It is not clear exactly when the castle was built, but it probably appeared during the reign of Henry the Lion (1129 to 1195).
There is evidence of about twenty round-tower churches in Germany, of similar design and construction to those in East Anglia.
In Spain there are still many stand-alone round towers which are [usually] uncherished and ignored because the compliant Anaemic Academics unquestioningly dismiss them as Islamic Watchtowers [or occasionally as Roman Towers].
In Sardinia the Anaemic Academics re-branded their round towers as nuraghes before they [successfully and very conveniently] sidelined their round towers into an isolated backwater that is labelled The Nuragic Civilization in the official historical narrative.
The nuraghe is the main type of ancient megalithic edifice found in Sardinia, developed during the Nuragic Age between 1900 and 730 BCE.
The Nuragic civilization was a civilization of Sardinia, lasting from the Bronze Age (18th century BC) to the 2nd century AD.
In mainland Italy it appears Mother Nature [probably assisted afterwards by the Machiavellian Monasteries] destroyed the Italian round towers at the Heinsohn Horizon.
The Italians never really embraced the spire as an architectural feature, preferring the classical styles.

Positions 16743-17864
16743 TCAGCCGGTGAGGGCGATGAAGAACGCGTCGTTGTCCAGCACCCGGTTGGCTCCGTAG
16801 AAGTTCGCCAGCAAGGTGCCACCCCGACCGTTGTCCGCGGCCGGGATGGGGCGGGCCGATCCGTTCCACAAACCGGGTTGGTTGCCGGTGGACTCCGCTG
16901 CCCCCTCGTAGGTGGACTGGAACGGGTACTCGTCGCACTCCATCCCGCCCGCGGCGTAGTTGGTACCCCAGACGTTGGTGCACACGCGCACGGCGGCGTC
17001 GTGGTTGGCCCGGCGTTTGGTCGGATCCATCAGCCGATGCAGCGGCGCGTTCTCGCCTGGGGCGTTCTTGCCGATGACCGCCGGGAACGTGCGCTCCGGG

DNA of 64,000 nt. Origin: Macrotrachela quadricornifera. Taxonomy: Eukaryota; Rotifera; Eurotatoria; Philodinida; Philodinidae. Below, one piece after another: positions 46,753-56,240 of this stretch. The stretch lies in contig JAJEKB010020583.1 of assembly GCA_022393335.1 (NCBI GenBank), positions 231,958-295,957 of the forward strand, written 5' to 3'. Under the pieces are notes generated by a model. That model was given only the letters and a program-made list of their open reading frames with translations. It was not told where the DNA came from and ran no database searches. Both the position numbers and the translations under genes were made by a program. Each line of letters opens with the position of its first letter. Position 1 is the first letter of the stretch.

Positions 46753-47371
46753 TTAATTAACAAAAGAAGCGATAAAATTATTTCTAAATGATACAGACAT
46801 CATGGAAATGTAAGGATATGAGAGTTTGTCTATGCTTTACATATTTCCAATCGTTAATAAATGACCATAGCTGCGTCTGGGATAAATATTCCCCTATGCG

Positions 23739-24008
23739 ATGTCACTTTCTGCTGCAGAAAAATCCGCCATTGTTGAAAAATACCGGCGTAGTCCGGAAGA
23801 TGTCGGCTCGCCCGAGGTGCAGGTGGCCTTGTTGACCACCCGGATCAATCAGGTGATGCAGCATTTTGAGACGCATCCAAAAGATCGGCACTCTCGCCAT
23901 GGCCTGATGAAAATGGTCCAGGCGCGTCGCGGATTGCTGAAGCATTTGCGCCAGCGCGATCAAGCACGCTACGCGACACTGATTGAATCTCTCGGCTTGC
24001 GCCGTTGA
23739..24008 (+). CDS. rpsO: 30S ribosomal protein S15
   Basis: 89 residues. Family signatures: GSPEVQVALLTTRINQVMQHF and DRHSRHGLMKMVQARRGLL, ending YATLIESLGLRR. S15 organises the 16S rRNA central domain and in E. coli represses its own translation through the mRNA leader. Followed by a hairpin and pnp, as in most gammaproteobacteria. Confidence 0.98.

The gothic style was a feature of Germanic northern Europe and was never to the Italian taste, and the few gothic buildings in Italy always seem incongruous.
An exception might be the round bell tower in Caorle [built in 1048] where it’s design, masonry and stand-alone position suggest it could have been built upon the ruins of a round tower.
Caorle (Càorle) is a coastal town in the province of Venice, Veneto, Italy, located between the estuaries of the Livenza and Lemene rivers.
It is situated on the Adriatic Sea between two other famous tourist towns, Eraclea and Bibione.
The Cathedral of St. Stephen was built in 1038, an example of Romanesque and of the Byzantine-Ravennate style.
Outside, the characteristic bell tower, dating to 1048, rises to a height of 48 meters.
Other exceptions might be found in Ravenna.
Ravenna is the capital city of the Province of Ravenna, in the Emilia-Romagna region of Italy.
It was the capital city of the Western Roman Empire from 402 until that empire collapsed in 476.
Theoderic died in 526 and was succeeded by his young grandson Athalaric under the authority of his daughter Amalasunta, but by 535 both were dead and Theoderic’s line was represented only by Amalasuntha’s daughter Matasuntha.
One of the more curious aspects of this round tower narrative is that it suggests an unspecified [and widespread] pre-Christian belief system was flourishing in Western Europe immediately before Heinsohn Horizon…